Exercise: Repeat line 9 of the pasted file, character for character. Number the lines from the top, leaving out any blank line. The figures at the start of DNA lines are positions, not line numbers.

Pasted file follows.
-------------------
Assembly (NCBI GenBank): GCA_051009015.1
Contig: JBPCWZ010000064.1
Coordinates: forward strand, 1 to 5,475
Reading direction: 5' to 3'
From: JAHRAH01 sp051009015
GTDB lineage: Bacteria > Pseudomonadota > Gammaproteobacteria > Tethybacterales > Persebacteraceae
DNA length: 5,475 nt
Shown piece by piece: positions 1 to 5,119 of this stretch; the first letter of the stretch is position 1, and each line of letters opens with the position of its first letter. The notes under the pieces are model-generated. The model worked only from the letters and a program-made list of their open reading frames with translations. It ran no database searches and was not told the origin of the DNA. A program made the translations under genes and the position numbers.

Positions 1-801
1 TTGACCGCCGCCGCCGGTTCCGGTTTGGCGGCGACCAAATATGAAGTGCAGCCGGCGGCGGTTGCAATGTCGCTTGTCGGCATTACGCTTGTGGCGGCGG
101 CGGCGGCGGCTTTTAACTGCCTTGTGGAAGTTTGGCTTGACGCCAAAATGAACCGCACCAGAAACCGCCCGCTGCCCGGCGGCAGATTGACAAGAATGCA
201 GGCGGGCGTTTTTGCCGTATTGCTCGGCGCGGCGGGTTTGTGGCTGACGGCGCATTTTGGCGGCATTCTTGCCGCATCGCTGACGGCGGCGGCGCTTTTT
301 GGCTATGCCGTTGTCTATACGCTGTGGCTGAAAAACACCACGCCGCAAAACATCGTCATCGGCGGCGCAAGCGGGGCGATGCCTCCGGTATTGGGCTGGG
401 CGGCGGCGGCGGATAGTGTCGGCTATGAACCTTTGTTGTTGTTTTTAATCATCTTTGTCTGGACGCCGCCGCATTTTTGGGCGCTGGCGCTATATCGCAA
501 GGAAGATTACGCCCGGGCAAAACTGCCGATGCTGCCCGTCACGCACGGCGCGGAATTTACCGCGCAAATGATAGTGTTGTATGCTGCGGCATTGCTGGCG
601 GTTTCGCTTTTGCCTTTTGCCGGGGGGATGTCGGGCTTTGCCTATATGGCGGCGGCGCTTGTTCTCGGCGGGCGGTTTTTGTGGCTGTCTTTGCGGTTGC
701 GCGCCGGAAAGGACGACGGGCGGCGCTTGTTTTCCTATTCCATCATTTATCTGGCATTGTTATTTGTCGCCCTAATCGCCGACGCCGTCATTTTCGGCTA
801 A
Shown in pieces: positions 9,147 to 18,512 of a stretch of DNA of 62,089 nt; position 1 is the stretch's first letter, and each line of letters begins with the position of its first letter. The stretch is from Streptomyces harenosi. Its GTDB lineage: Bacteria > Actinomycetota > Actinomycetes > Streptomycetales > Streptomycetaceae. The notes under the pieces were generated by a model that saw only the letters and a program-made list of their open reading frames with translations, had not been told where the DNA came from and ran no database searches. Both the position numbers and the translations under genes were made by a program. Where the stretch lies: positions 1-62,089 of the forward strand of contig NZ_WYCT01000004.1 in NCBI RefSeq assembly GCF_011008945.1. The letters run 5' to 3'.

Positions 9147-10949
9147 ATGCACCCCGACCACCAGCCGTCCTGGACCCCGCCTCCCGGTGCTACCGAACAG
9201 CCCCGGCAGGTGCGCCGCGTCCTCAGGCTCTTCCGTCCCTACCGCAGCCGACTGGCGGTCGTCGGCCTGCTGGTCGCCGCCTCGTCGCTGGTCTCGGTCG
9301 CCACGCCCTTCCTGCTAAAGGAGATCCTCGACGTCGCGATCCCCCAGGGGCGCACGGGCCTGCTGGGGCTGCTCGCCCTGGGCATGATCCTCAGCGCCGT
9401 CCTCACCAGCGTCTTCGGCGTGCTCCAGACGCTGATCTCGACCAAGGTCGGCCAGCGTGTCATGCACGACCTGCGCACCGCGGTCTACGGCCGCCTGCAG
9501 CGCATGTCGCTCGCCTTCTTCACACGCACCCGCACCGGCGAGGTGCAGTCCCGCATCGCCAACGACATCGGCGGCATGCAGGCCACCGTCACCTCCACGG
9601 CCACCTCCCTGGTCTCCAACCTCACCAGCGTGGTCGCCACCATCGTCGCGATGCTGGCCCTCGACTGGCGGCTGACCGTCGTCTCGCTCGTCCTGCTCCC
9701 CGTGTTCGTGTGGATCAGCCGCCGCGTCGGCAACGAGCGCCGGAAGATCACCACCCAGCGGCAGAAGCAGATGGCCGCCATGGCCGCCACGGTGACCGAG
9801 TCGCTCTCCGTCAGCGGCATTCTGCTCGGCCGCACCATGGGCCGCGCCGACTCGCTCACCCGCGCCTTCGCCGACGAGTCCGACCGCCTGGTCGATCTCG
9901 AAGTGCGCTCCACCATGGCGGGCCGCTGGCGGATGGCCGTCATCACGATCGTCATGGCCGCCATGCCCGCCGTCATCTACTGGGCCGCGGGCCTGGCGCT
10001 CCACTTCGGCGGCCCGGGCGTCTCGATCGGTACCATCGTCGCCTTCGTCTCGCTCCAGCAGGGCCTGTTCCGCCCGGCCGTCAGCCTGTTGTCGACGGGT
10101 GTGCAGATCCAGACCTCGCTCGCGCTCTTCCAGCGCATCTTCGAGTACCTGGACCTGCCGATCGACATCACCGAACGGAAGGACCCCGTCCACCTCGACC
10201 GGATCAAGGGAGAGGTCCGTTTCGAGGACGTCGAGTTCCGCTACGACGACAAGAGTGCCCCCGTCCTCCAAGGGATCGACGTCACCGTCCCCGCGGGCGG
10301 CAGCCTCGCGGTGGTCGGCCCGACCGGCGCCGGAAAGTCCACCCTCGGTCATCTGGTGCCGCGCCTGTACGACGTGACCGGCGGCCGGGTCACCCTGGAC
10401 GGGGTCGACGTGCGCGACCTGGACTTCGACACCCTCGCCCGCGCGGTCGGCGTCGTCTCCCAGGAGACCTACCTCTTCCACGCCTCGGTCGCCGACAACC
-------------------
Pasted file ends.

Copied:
Positions 1-801